Samuel Beckett

Samuel Beckett (bĕk´Ĭt), 1906–89, Anglo-French playwright and novelist, b. Dublin. Beckett studied and taught in Paris before settling there permanently in 1937. He wrote primarily in French, frequently translating his works into English himself. His first published novel, Murphy (1938), typifies his later works by eliminating the traditional elements of plot, character, and setting. Instead, he presents the experience of waiting and struggling with a pervading sense of futility. The anguish of persisting in a meaningless world is intensified in Beckett's subsequent novels including Watt (1942–44); the trilogy Molloy (1951), Malone Dies (1951), and The Unnamable (1953); How It Is (1961); and The Lost Ones (1972). In his theater of the absurd, Beckett combined poignant humor with an overwhelming sense of anguish and loss. Best known and most controversial of his dramas are Waiting for Godot (1952) and Endgame (1957), which have been performed throughout the world. Beckett was awarded the 1969 Nobel Prize in Literature.

Beckett's other works include a major study of Proust (1931); the plays Krapp's Last Tape (1959) and Happy Days (1961); a screenplay, Film (1969); short stories, Breath (1966) and Lessness (1970); collected shorter prose in Stories and Texts for Nothing (tr. 1967), No's Knife (1967), and The Complete Short Prose: 1929–1989 (1996, ed. by S. E. Gontarski); volumes of collected writings, More Pricks than Kicks (1970) and First Love and Other Shorts (1974); and Poems (1963). His Collected Works (16 vol.) was published in 1970 and a comprehensive centenary edition (5 vol.) was published in 2006. Beckett's first works of fiction and drama were both published posthumously, the novel Dream of Fair to Middling Women (1932) in 1992 and the play Eleuthéria (1947) in 1995.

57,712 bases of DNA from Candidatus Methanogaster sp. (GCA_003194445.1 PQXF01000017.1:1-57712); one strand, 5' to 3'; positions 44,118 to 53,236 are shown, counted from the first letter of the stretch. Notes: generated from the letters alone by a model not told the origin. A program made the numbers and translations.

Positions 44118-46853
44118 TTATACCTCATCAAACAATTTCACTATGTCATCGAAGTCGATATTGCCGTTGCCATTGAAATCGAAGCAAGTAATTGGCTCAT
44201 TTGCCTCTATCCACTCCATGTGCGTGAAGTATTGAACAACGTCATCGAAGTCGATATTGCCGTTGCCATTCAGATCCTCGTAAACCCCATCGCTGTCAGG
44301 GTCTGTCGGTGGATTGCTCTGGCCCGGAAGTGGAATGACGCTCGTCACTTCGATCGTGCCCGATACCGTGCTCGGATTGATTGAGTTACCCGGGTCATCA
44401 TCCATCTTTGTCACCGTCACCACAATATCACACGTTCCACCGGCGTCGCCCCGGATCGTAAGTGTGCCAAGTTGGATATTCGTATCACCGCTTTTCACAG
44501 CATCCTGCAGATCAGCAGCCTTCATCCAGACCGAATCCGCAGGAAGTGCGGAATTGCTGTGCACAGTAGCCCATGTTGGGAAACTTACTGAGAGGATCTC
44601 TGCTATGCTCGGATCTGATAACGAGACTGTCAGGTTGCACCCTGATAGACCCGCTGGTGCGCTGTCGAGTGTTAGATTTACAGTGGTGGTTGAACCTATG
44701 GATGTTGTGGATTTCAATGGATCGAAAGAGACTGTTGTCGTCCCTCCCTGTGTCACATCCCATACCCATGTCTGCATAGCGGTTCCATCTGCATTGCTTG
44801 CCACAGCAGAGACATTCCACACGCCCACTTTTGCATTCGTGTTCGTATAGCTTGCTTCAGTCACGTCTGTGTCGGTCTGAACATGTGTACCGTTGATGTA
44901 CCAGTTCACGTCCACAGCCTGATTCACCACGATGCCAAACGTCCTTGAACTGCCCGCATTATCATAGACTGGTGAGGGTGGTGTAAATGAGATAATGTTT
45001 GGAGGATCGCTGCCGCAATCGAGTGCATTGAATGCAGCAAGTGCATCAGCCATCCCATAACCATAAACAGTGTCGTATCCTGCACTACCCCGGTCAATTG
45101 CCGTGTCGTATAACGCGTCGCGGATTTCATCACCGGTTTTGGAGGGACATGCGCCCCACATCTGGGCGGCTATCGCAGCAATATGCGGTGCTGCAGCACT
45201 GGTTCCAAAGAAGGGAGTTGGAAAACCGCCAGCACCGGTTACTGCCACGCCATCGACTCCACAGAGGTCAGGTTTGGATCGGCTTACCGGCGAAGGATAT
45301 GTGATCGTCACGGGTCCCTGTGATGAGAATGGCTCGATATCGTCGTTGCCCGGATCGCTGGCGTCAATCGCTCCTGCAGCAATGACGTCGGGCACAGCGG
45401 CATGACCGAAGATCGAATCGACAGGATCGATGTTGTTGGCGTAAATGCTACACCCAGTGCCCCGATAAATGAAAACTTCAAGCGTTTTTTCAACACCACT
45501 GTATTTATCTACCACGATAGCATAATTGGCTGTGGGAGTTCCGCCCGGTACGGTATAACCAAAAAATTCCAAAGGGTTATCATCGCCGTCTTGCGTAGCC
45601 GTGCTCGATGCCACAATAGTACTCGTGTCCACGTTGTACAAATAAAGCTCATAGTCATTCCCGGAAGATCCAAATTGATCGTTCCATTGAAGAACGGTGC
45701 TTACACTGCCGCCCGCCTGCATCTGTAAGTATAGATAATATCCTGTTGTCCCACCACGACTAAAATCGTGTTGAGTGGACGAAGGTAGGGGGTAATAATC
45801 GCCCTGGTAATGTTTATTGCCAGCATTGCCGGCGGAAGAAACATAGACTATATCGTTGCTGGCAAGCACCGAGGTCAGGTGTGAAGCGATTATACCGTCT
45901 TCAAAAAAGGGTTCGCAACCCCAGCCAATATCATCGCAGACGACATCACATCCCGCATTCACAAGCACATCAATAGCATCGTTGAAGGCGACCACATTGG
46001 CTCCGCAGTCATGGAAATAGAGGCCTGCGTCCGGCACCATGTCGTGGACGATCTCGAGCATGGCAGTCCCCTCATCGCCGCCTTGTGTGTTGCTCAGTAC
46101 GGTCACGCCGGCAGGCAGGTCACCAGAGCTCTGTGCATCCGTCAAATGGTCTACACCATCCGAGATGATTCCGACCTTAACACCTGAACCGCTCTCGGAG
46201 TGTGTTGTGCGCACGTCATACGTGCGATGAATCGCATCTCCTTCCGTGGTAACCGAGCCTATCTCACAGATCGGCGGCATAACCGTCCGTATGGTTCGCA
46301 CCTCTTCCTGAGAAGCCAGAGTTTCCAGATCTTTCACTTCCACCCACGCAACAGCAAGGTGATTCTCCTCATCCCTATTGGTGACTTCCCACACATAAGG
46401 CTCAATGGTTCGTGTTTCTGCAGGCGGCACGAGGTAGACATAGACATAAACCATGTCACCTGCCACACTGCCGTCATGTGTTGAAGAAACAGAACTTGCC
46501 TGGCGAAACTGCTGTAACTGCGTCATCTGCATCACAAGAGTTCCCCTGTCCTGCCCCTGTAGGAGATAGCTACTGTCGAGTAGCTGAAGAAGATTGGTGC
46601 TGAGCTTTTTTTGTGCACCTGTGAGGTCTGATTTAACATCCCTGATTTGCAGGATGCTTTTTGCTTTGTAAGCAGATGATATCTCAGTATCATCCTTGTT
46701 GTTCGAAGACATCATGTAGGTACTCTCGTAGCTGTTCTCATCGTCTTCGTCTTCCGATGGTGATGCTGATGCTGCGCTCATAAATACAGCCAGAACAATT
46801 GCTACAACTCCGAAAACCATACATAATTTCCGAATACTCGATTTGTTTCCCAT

See M. D. Fehsenfeld et al., ed., The Letters of Samuel Beckett (2 vol., 2009–); J. and E. Knowlson, Beckett Remembering/Remembering Beckett: A Centenary Celebration (2006); memoir by A. Atik (2006); biographies by D. Bair (1980), J. Knowlson (1996), and A. Cronin (1997); studies by H. Kenner (1968 and 1973), R. Cohn (1972 and 1973), S. Connor (1986), P. Gidal (1986), R. Pountney (1988), L. Gordon (1996), C. C. Andonian (1998), J. D. O'Hara (1998), A Uhlmann and S. E. Gontarski, ed. (2006), and S. Watt (2009); S. E. Gontarski, ed., A Companion to Samuel Beckett (2010).

The Columbia Encyclopedia, 6th ed. Copyright© 2014, The Columbia University Press.

Selected full-text books and articles on this topic

A Reader's Guide to Samuel Beckett
Hugh Kenner.
Farrar, Straus and Giroux, 1973
The Critical Response to Samuel Beckett
Cathleen Culotta Andonian.
Greenwood Press, 1998
Samuel Beckett: The Critical Heritage
L. Graver; R. Federman.
Routledge, 1999
Samuel Beckett's Waiting for Godot
Harold Bloom.
Chelsea House, 1987
Librarian’s tip: This is a book of literary criticism
Happy Days: A Play in Two Acts
Samuel Beckett.
Grove Press, 1961
Murphy
Samuel Beckett.
Grove Press, 1957
Zone of Evaporation: Samuel Beckett's Disjunctions
Paul Stewart.
Rodopi, 2006
The Drama in the Text: Beckett's Late Fiction
Enoch Brater.
Oxford University Press, 1994
No-Thing Is Left to Tell: Zen/Chaos Theory in the Dramatic Art of Samuel Beckett
John Leeland Kundert-Gibbs.
Fairleigh Dickinson University Press, 1999
Myth and Ritual in the Plays of Samuel Beckett
Katherine H. Burkman.
Fairleigh Dickinson University Press, 1987
Samuel Beckett's Waiting for Godot: A Reference Guide
William Hutchings.
Praeger, 2005
Samuel Beckett and the End of Modernity
Richard Begam.
Stanford University Press, 1996
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